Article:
Authors: Iulia-Cosmina Stoican

Twitter: @cosmina_stoican

National Institute of Neurology and Neurovascular Diseases, in Bucharest.

Infectious endocarditis might be one of the most challenging diagnoses in internal medicine, due to its polymorphic clinical picture. Infectious endocarditis can lead to neurological signs and symptoms, caused mostly by embolic events. The Duke criteria have become a great tool for evaluating clinical cases and classifying them into definite/possible/rejected cases of infectious endocarditis since the 1990’s1. This evaluation helped clinicians in choosing further investigations and treatment.

However, times have changed and MRI is now an important imaging study and even neurologically asymptomatic patients can show various abnormalities on brain MRI. A study conducted in 2009 covered the subject of arterial brain embolisms in infectious endocarditis, comparing the neurological examination with the MRI results. Only 25% of the patients had neurological exam abnormalities consistent with a stroke, while MRI proved ischemic events in 80% of the patients2.  Clinicians should be aware of the impact brought by brain MRI when it comes to ischemic events, considering that this could change the clinical course of the patients in terms of treatment, as embolic phenomena represent one of the Duke criteria.

Another study performed in France on a larger population showed similar results regarding the correlation between the neurological exam and clinically silent brain MRI lesions. Moreover, it was shown how performing cerebral MRI could change the course of treatment, due to the fact that it updated the diagnosis for 32% of the patients to possible/definite case of infectious endocarditis, considering the Duke criteria3,4. Furthermore, there were 3 deaths of neurologically asymptomatic patients during the follow-up period and abnormal findings on cerebral MRI should raise concern in terms of further complications, such as recurrence or hemorrhagic transformation, despite the normal neurological exam3.

There is also another important concern regarding brain MRI abnormalities and that is the finding of cerebral microbleeds. These microhemorrhages are not included in the Duke (or the modified Duke) criteria and they are usually attributed to amyloid angiopathy or hypertensive vasculopathy, with characteristic patterns of distribution in the brain, based on the underlying microvascular changes5. Several studies have shown that infectious endocarditis can present with cerebral microbleeds at the MRI examination, also in asymptomatic patients4. Some of these studies have reported cerebral microbleeds as the most frequent brain lesion found in patients with infectious endocarditis3,6. Taking these into account, the recognition of cerebral microbleeds as usual findings in infective endocarditis could also change the impact of brain MRI for patients with high clinical suspicion.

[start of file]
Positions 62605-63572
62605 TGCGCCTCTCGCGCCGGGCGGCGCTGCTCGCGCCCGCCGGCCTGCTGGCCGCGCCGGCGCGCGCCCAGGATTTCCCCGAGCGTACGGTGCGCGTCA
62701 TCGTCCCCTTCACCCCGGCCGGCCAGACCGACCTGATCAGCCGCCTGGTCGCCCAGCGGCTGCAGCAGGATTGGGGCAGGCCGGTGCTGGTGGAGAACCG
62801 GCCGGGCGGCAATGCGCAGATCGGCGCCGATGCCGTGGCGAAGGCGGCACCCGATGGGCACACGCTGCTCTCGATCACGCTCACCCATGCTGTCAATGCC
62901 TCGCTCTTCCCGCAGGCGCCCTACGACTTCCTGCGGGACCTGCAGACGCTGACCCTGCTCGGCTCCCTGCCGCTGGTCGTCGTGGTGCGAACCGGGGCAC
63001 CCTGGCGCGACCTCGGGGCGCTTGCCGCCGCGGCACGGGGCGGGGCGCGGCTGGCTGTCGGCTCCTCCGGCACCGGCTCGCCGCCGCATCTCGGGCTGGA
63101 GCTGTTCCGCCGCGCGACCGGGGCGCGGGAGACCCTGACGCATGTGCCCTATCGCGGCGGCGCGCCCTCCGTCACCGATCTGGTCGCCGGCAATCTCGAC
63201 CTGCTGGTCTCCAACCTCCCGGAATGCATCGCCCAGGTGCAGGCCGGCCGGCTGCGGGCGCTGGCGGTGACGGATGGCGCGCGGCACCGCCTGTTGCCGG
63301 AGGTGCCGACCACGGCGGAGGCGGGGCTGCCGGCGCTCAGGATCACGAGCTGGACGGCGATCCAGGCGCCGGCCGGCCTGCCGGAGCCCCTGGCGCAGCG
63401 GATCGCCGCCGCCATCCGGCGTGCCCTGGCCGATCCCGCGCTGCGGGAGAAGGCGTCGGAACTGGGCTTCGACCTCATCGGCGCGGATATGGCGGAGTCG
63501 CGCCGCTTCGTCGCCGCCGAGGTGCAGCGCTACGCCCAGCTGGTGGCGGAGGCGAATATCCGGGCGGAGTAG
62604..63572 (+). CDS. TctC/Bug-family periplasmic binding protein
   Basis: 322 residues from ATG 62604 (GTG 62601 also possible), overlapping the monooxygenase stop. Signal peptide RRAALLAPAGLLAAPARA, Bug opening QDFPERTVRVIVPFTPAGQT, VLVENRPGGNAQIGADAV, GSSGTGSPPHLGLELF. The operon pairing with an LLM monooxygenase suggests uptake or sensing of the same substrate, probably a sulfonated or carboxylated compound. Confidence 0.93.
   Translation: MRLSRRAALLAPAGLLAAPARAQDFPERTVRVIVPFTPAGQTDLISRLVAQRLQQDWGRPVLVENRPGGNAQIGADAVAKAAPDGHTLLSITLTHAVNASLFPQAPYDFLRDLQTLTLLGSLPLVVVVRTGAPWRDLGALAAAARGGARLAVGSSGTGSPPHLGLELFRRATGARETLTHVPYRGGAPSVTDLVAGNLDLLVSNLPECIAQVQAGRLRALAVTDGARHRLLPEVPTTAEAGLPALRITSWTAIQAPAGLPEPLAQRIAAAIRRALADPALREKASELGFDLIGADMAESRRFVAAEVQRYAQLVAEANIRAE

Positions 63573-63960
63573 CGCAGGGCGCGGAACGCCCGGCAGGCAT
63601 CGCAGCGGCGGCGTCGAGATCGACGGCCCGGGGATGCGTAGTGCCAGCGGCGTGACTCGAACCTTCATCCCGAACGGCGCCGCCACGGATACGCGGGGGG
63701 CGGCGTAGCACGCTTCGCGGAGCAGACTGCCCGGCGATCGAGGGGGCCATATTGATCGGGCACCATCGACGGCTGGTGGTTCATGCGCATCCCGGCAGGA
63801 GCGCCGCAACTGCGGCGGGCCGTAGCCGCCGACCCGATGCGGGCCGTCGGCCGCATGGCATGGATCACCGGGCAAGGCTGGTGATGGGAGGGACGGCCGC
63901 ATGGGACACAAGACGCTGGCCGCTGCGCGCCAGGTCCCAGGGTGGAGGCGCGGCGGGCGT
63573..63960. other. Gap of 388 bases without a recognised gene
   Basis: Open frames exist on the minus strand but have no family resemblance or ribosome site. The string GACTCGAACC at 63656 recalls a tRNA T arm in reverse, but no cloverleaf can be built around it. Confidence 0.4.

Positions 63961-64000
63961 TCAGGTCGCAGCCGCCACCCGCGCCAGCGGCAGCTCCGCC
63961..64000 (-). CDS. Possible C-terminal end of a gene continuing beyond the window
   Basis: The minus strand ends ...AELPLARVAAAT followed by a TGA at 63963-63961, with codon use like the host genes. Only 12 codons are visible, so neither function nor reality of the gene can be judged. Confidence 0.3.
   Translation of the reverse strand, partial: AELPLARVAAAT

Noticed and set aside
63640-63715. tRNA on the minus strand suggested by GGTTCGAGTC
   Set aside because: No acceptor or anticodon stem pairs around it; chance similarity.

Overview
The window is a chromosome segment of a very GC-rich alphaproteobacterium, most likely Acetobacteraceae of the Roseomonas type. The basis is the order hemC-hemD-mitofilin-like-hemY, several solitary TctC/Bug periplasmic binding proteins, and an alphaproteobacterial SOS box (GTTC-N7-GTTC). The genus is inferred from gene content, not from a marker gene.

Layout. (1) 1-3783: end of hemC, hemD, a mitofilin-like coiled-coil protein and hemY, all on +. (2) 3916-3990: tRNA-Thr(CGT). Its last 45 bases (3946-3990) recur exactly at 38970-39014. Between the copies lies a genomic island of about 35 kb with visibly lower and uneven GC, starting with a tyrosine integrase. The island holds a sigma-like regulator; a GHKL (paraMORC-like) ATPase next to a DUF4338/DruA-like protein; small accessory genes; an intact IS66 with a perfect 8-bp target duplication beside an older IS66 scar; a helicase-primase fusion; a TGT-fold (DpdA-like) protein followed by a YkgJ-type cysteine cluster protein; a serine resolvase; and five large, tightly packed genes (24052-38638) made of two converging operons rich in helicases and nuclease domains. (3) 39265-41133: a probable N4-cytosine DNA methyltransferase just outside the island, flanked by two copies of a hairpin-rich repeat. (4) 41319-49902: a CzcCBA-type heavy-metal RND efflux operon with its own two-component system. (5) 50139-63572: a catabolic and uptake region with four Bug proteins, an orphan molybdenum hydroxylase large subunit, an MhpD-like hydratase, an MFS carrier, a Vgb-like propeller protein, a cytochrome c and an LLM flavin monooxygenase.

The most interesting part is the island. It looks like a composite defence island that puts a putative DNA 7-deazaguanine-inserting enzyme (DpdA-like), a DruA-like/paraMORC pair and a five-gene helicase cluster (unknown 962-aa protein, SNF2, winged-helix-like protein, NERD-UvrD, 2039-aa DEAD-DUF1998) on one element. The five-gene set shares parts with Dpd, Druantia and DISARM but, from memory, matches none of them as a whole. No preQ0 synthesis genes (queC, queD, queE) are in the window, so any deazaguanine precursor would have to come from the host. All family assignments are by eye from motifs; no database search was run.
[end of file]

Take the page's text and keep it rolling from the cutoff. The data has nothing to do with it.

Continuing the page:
We can conclude that brain MRI is definitely an important tool in infectious endocarditis for patients with and without neurological signs. However, further studies are needed to describe MRI lesions and their sensitivity and specificity for the diagnosis of infectious endocarditis (especially since coexisting small vessel disease might cause similar radiological findings). Eventually, an updated list of criteria could include cerebral abnormalities seen on MRI, which might help us in an earlier diagnosis and treatment.


  1. Li, J. S. et al. Proposed Modifications to the Duke Criteria for the Diagnosis of Infective Endocarditis. Clin. Infect. Dis. 30, 633–638 (2000).
  2. Cooper, H. A. et al. Subclinical Brain Embolization in Left-Sided Infective Endocarditis: Results From the Evaluation by MRI of the Brains of Patients With Left-Sided Intracardiac Solid Masses (EMBOLISM) Pilot Study. Circulation 120, 585–591 (2009).
  3. Duval, X. Effect of Early Cerebral Magnetic Resonance Imaging on Clinical Decisions in Infective Endocarditis: A Prospective Study. Ann. Intern. Med. 152, 497 (2010).
  4. Champey, J. et al. Value of brain MRI in infective endocarditis: a narrative literature review. Eur. J. Clin. Microbiol. Infect. Dis. 35, 159–168 (2016).
  5. Jung, Y. H. et al. Strictly Lobar Microbleeds Reflect Amyloid Angiopathy Regardless of Cerebral and Cerebellar Compartments. Stroke 51, 3600–3607 (2020).
  6. Hess, A. et al. Brain MRI Findings in Neurologically Asymptomatic Patients with Infective Endocarditis. Am. J. Neuroradiol. 34, 1579–1584 (2013).

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